(In which we celebrate the birth of Tiny Tim.)

Posted by Job O Brother, April 13, 2011 09:05am | Post a Comment

This week would have seen the birthday of beloved (and truly alternative) musician Tiny Tim, who passed away in 1996 from an acute case of death.

He matters to me because I cannot think of him without feeling a lovely little warmth in my normally cold, cold heart.

Recently, the (coincidentally-named) Amoebite posted a swell interview regarding Tiny Tim, but I wanted to tackle this subject, too – particularly because I am less burdened with fact and honesty and can therefore flesh out what may be as-yet-unknown facets of the artist’s life and career.

Tiny Tim, before puberty ruined everything

Tiny Tim was born Herbert Khaury on April 12, 1932, in a town just south of Duchess County called New York City (not to be confused with the song "New York City" by Hanoi Rocks). Many historical records list his parents as being people, though this is speculation, and any actual witnesses have long since not been asked.

Young Herbert was given the nickname “Tiny Tim” by locals in his neighborhood because of his habit of walking around on crutches, munching Christmas puddings and asking God to "bless them, every one." (Other nicknames were bestowed as well, such as “that cripple kid who smells like stew” or “faggot,” but none of these stuck.)

Legend has it that Tiny Tim’s love of music started when his father brought home a copy of Henry Burr singing “Beautiful Ohio” on a 78 RPM. While this is true, what many people don’t know is that Tiny Tim developed a profound (perhaps obsessive) interest in everything his father brought home that day, including rocky road ice cream (the life-long collecting, comparing and eating of which led to Tiny Tim’s eventual weight gain), a tube of Ben-Gay (which Tiny Tim used sparingly at first but which ultimately led to a large, though uneventful, addiction), and a small bag of fresh tulips and severed toes. (“They were having a sale,” his father remarked.) Reasons as to what it was about this particular shopping trip’s purchases that so inspired Tiny Tim remains a mystery, though some conspiracy-theorists claim it was a way for the child to deal psychologically with his intentionally causing the fire and crash of the Hindenburg airship. (It’s worth noting that while there is no reasonable way to connect the then-five-year-old Tiny Tim with the famous disaster, it’s at least a better basis for a movie than a remake of Arthur.)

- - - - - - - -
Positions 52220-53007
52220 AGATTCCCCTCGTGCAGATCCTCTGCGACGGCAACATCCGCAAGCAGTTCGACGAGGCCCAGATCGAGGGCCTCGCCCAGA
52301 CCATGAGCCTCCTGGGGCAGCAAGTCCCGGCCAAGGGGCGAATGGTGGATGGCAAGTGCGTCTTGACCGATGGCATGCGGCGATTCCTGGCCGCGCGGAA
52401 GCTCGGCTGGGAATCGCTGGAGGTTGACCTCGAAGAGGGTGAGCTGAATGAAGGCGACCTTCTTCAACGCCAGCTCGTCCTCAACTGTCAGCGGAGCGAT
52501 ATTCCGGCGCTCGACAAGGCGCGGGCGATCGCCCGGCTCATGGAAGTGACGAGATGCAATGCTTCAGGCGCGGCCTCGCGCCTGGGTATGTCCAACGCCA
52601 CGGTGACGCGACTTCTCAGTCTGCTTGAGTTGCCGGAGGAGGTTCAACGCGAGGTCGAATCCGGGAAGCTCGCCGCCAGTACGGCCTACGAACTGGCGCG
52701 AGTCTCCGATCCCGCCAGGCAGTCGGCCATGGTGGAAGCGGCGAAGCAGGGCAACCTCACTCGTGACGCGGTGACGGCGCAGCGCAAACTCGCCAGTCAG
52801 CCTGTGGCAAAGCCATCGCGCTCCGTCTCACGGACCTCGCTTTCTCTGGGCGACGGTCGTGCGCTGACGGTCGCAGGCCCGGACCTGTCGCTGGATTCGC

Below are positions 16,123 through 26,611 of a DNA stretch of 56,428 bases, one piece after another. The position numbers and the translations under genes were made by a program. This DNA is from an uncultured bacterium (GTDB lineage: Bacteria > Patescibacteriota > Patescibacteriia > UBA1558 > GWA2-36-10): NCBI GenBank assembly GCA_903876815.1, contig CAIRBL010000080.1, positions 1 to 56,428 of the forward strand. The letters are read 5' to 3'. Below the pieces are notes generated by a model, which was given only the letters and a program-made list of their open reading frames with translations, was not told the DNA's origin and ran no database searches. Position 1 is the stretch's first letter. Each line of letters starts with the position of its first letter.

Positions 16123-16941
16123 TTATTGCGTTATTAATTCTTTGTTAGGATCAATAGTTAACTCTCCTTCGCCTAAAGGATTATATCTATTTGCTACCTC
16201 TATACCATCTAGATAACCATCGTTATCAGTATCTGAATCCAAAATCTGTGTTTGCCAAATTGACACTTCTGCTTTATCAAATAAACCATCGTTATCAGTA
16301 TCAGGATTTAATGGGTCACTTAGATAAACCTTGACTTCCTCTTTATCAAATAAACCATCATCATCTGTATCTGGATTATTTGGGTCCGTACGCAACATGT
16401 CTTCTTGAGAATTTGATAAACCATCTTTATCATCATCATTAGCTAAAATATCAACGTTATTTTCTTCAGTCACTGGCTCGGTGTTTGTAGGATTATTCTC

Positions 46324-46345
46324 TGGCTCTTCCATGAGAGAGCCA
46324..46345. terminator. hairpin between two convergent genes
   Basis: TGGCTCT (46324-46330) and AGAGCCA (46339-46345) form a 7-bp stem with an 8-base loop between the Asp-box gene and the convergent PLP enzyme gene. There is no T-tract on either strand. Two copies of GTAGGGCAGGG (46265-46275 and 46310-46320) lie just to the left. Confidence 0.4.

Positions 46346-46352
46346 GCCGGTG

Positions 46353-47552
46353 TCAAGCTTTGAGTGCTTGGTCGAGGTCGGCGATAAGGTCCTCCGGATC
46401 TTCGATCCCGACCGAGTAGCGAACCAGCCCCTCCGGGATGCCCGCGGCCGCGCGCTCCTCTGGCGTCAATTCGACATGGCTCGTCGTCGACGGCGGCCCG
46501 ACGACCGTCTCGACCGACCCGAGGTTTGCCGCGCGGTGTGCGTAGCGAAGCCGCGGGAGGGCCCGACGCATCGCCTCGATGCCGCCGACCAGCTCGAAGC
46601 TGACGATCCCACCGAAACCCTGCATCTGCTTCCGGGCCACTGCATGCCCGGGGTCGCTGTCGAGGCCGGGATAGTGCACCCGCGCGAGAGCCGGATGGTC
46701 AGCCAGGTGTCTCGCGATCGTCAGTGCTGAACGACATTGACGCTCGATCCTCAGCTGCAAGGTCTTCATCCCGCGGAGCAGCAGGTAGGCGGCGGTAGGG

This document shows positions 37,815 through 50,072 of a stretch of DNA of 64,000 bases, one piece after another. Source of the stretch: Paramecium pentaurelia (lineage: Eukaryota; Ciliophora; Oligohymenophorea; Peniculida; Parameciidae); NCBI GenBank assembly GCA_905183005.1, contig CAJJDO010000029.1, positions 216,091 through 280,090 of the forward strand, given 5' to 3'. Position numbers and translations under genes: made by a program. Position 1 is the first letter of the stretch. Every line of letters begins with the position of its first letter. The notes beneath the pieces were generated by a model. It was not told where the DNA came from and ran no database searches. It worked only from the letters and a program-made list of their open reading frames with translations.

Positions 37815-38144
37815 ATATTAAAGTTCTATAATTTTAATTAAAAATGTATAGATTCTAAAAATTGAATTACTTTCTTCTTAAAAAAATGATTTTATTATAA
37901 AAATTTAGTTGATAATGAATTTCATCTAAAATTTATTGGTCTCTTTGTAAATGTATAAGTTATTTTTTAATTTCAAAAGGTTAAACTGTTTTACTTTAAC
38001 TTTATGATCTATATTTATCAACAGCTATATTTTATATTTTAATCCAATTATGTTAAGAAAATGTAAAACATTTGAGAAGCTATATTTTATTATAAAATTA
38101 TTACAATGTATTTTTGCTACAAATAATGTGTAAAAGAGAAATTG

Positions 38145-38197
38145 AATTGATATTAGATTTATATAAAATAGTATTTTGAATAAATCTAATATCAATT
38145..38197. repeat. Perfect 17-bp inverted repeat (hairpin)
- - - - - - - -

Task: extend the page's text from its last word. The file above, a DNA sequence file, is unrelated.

Tiny Tim, when not (not) acting as a secret agent plotting against the Nazi Party continued to amass and memorize music, much of it folk and country recordings, occasionally peppering his collection with some Swing Out Sister remixes or ‘Til Tuesday singles, though these proved particularly difficult to get in the first half of the 1900’s. (It’s worth noting that, years later, ‘Til Tuesday front-woman Aimee Mann would go on to be born and do things that happened sometimes.)

Below you’ll find some of the music and artists that Tiny Tim loved. In my next post, I’ll continue telling his life’s story, so be sure to check back – unless you want to be a sizable poopy face with doo-doo in your brains, in which case you could enjoy this instead.

Also, don’t forget that Record Store Day is this week! Saturday, April 16, to be exact. If you’re in Los Angeles, won’t you swing by Amoeba Music Hollywood and come say hi? I’ll be back in the jazz room thinking about all the wonderful things one can do with salt-water taffy other than eating it.

Relevant Tags

Disasters (1), Nazis (11), World War Ii (6), New York City (100), Folk (40), Country (21), Avant Garde (24), Tiny Tim (4), Death (25), Pop Vocals (19), Hanoi Rocks (7), Henry Burr (1), 78 Rpm (3), Hindenburg (1), Swing Out Sister (1), ‘til Tuesday (1), Aimee Mann (3), Record Store Day (170), Rudy Vallee (1), Al Jolson (3), Ada Jones (1)